About this Podcast...
With a booming mining industry, production levels and the number of projects in the market has increased significantly – commercial expectations are rising and companies must keep up with increasing procurement demand and skilfully juggle supply challenges and delays.
Here, David Young, Senior Director for Supply Chain Management at Newmont Asia Pacific speaks to Mining IQ about how they manage their SRM and ensure a good relationship with their various suppliers and contractors.
David Young (DY): Certainly, what I have to firstly point out is that Newmont Asia Pacific is a regional entity for Newmont Mining which is based in the United States. As a result, we get a number of commercial initiatives that we then implement in this region, one of which we call Supplier Relationship Management (SRM). And SRM is a discipline and process where we sit down with suppliers, we explain what SRM can mean to them and ourselves and this includes reviewing specific key metrics, and looking at continuous improvement projects and looking at improving the communications between companies. The end result is that by doing these meetings – monthly, quarterly – you can then establish a relationship and firm up the relationship so that if things come up – hurricane or cyclones – you can talk to the suppliers about these events and how you can both benefit from these situations. So SRM is one of the key things we do at Newmont Asia Pacific.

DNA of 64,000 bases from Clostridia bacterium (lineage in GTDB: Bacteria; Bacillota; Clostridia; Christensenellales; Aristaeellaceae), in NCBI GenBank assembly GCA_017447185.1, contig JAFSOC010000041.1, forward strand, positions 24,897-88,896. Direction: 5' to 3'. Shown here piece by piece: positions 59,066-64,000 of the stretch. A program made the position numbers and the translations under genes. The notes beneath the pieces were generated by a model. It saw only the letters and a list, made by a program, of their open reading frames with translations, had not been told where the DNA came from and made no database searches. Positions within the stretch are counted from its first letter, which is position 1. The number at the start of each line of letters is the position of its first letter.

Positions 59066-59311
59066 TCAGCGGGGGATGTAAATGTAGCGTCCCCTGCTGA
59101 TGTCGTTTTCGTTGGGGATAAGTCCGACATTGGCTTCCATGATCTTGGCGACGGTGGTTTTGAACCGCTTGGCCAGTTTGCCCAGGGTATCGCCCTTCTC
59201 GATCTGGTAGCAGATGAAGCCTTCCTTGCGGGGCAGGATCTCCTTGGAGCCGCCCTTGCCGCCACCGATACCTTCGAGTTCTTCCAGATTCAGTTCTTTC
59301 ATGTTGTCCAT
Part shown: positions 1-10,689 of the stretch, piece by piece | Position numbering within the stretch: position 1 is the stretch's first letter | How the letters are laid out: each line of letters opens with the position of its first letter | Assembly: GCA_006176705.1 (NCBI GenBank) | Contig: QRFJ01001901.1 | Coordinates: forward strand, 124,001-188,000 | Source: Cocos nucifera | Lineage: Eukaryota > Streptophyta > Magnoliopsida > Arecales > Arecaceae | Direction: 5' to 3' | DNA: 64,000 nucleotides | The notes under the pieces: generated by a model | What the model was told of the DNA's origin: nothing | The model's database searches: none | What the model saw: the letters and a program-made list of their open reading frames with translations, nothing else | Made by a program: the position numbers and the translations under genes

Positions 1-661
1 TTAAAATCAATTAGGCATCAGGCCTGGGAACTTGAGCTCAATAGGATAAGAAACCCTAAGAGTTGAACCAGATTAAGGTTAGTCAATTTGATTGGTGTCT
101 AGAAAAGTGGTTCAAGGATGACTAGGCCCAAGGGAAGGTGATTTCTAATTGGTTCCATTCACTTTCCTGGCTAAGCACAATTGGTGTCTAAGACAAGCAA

DY: The thing that we do here is that we spend a bit of time to work with vendors to develop meaningful forecasts both from our end customers or those in the processing plants to help understand the demand that we’re looking from our suppliers. This means that if we get into these shortages we can provide in-depth information and so suppliers can tell us whether they can support us.
This sounds basic – and it is – but we’re also in the process called Sales Operations Planning which is something that manufacturing companies are doing and mining companies are learning to do now. So this is another part of our portfolio.
DY: The Sales Operations Planning process is where you meet with your end customers and key business partners and you discuss on a quarterly, or semi-annual basis what has happened in the past in terms of what we forecasted in terms of demand; what did we actually consume; where are we looking to go moving forward; what are the key drivers for putting numbers, and how firm are the numbers. So we spend time with our business partners to go through this to understand the commitments of each party.
The SOP process requires a lot of discipline and time and one that we’re implementing now. I can’t say we’ve got it in place, but it’s definitely something have on the drawing board for implementation this year.
DY: What you need to do with Gen X and Y is to provide them with a challenging environment and expect that they will want to move around. What we in the mining industry face is a matter of communicating with staff and taking their needs for career development seriously. It also means providing them with projects that give a wider understanding of what the business is about. So those are some of the things we do here with our staff.
DY: I’ve been in supply chain management for over 35 years, and I’ve worked in a number of industries, from medical device to aerospace to electronics and now mining. What is the most important thing is that the skills I’ve learnt are transferrable. So I’ve been very blessed to be able to enjoy different environments, supply bases and challenges that all still use the same processes. So it’s been very fulfilling in recognising the transferability of the skills in the procurement industry.